|Publication number||US3943722 A|
|Application number||US 05/303,754|
|Publication date||Mar 16, 1976|
|Filing date||Nov 6, 1972|
|Priority date||Dec 31, 1970|
|Publication number||05303754, 303754, US 3943722 A, US 3943722A, US-A-3943722, US3943722 A, US3943722A|
|Inventors||John William Ross|
|Original Assignee||Union Carbide Canada Limited|
|Export Citation||BiBTeX, EndNote, RefMan|
|Patent Citations (4), Non-Patent Citations (1), Referenced by (43), Classifications (15)|
|External Links: USPTO, USPTO Assignment, Espacenet|
This is a division of application Ser. No. 103,089, filed Dec. 31, 1970, and now U.S. Pat. No. 3,726,095.
This invention relates to a method of ground freezing by means of liquid nitrogen. More particularly it relates to a method of providing uniform freezing of a given volume of ground by means of liquid nitrogen and the cold vapours of volatilized nitrogen as well as to an apparatus for carrying out the improved freezing method.
The technique of ground freezing has been used for many years as a means of reinforcing the walls of mine shafts, sewers, subway tunnels and other civil engineering jobs. Controlled freezing enables the tunnels to be drilled with greater accuracy and safety. For example in the paper of H. W. Miller and T. P. Gordon Brown in The Journal of Refrigeration of December 1967 page 338 entitled: Recent Developments in Ground Freezing a short history of ground freezing is given which indicates that a method of brine freezing of ground for the sinking of a mine shaft was used as early as 1862. Brine freezing is still used for some projects today notably the deep mining of potash reserves in Saskatchewan, Canada. By the use of brine, freezing can be carried out at great depths and the ice wall can be maintained over a long period of time, for example, up to one year.
Freezing with liquid nitrogen is more expensive than brine freezing and would be impractical for freezing large volumes of ground or for maintaining freezing conditions over prolonged periods of time. However, nitrogen provides much more rapid ground freezing than brine and because of the shorter freezing period can actually be less expensive for some construction jobs. This is possible because the rapid freezing does not require long delays in the tunnelling operations. For example, by using liquid nitrogen a three foot frozen wall can be produced in three days as opposed to four weeks for freezing the same size wall using bring freezing. In a tunnelling operation, for example, a section of wall can be frozen while a previously frozen section is excavated. The low temperatures achieved by means of liquid nitrogen holds the ground below freezing for a sufficient period of time to complete the excavating of the unfrozen core.
Previous attempts have also been made to use liquid nitrogen for ground freezing. In Compressed Air Magazine of January 1964 on page 16 an article entitled: "Another Job for Cryogenics" describes a means of freezing a 3 foot diameter main using liquid nitrogen. The liquid nitrogen was passed from a storage tank into copper tubes embedded in the ground. The nitrogen vaporized in the tubes and was exhausted to the atmosphere via another pipeline.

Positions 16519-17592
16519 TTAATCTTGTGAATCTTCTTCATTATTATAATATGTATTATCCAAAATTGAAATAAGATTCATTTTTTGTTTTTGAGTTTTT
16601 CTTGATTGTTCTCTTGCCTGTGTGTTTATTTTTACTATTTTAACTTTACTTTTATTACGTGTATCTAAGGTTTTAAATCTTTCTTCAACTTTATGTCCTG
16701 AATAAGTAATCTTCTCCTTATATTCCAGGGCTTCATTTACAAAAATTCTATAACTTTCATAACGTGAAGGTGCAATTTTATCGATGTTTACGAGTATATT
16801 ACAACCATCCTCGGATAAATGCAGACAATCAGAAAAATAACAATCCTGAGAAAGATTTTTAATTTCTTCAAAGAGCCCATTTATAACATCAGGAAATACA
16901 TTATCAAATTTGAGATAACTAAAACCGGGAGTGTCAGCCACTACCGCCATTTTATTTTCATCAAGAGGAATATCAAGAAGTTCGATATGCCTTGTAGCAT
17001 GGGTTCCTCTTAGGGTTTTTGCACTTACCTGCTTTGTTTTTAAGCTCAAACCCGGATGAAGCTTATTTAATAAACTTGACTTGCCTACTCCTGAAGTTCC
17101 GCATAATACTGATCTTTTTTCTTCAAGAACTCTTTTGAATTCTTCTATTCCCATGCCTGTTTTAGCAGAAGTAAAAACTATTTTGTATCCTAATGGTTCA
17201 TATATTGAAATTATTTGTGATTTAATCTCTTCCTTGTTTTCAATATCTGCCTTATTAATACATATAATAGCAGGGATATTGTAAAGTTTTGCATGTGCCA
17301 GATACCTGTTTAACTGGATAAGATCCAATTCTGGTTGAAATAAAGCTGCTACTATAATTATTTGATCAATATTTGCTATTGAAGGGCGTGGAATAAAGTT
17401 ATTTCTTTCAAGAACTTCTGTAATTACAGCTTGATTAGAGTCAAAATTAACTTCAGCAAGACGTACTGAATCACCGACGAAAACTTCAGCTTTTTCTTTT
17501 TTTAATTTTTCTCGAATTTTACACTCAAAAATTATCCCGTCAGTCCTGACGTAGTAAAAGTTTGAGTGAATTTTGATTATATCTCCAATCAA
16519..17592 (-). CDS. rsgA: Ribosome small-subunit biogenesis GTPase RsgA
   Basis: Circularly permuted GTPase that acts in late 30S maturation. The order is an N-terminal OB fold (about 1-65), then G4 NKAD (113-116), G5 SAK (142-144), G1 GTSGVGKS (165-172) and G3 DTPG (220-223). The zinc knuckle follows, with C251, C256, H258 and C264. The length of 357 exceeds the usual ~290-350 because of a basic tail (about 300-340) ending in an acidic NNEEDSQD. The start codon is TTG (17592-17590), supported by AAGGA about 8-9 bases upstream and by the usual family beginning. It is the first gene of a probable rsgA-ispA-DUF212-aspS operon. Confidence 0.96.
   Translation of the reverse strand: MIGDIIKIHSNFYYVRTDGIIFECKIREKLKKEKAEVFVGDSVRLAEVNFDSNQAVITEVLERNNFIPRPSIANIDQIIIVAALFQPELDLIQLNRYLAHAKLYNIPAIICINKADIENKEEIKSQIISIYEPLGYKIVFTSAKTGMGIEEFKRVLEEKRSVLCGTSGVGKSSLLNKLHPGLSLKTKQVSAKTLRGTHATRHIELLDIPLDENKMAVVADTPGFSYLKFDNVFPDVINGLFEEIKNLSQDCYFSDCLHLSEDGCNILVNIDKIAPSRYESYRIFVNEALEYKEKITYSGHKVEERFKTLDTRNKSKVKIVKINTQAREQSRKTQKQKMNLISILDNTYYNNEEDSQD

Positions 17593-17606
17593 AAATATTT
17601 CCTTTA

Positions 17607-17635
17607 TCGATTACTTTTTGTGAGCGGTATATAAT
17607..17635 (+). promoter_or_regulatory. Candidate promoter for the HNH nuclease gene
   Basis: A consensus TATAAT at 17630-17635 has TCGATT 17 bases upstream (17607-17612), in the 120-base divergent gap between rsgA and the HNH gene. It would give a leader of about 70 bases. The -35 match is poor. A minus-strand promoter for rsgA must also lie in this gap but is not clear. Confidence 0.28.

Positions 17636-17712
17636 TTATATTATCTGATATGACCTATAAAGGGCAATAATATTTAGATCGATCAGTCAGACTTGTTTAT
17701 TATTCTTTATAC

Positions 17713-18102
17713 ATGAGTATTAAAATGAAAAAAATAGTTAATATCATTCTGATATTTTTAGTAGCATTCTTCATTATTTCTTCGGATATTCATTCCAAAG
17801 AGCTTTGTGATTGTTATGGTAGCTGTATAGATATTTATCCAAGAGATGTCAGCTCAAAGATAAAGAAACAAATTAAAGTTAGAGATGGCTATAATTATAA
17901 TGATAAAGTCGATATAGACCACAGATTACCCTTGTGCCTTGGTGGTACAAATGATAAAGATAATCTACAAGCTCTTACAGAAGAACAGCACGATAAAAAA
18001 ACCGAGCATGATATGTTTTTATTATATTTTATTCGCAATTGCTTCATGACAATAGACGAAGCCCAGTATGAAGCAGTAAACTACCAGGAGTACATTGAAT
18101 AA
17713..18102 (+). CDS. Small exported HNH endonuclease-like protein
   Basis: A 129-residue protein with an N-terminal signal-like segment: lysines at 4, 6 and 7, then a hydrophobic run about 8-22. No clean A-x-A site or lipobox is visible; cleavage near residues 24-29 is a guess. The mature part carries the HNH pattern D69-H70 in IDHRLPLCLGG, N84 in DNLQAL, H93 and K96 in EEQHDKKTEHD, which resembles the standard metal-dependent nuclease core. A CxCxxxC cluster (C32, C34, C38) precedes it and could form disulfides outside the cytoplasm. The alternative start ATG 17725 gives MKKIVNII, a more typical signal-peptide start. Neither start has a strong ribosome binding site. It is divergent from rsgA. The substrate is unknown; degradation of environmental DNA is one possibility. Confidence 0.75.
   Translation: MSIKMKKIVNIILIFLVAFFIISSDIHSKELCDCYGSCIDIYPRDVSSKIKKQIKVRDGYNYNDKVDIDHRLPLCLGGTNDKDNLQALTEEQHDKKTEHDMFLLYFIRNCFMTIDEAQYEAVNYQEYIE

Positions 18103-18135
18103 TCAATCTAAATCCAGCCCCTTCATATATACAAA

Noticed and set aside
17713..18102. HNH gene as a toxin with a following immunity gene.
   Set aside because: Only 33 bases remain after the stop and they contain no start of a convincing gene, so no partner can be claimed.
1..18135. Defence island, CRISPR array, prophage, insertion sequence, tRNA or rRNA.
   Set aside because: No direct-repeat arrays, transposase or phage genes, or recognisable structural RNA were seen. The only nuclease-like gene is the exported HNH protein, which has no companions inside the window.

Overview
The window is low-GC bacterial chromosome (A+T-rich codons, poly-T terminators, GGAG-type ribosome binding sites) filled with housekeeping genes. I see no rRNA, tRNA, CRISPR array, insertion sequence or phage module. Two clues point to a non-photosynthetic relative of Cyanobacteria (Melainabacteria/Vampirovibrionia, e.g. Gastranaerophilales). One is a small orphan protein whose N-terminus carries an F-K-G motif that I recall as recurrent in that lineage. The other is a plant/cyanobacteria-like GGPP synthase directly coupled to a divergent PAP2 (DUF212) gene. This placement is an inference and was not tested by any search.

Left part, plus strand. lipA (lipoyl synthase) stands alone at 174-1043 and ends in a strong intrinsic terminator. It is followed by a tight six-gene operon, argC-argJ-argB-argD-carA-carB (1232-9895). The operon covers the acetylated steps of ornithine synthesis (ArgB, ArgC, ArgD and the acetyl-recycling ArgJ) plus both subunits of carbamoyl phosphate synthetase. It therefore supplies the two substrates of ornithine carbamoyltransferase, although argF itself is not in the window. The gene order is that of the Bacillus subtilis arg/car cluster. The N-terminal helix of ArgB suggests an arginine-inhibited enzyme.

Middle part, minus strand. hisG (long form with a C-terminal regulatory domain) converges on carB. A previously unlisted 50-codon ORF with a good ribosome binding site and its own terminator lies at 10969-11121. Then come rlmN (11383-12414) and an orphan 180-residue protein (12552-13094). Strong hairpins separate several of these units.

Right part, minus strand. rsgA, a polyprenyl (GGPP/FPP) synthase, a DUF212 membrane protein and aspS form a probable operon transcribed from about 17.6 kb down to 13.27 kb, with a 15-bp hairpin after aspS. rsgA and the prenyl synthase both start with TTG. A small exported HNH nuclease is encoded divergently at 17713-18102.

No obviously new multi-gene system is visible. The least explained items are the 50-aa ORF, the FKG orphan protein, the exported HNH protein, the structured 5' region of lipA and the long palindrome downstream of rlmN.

In the freezing of larger volumes of ground with liquid nitrogen however it was found that the temperature of any particular section of ground is difficult to control. Liquid nitrogen in one section of freeze pipe would provide deep freezing while rapid vaporization might provide a suprisingly high temperature in another section adjacent the freeze pipe. This phenomenon of surge boiling that causes "freeze pockets" in the system is believed to be due to pressure fluctuations in the two phase liquid and gaseous nitrogen system. It can be appreciated that this phenomenon is detrimental to a controlled freezing operation. It can also be dangerous since a section of wall may not be completely frozen and consequently might cave in during the tunnelling or drilling operation.
It has now been discovered that this problem of uneven ground freezing can be substantially reduced by providing a method of ground freezing wherein pressure fluctuation in the liquid and gaseous nitrogen system is substantially eliminated.
It is therefore an objection of this invention to provide an improved method of ground freezing by means of liquid nitrogen.
It is another object of this invention to provide an apparatus for ground freezing by means of nitrogen which provides more accurate control of the flow of nitrogen through the ground freezing system.
It is another object of this invention to provide an apparatus for ground freezing by means of nitrogen wherein the volume of ground freezing can be controlled by varying the inlet liquid nitrogen pressure and the exhaust gaseous nitrogen temperature in the apparatus.
These objects are obtained by means of an apparatus which comprises:
a. a plurality of freeze pipes connected in series, each of said freeze pipes consisting of a conductor tube closed at its upper and lower end and a header tube coaxially mounted in said conductor tube and extending therein substantially the length of said connector tube, said header tube having an opening at its lower end for discharging effluent into the lower end of said conductor tube;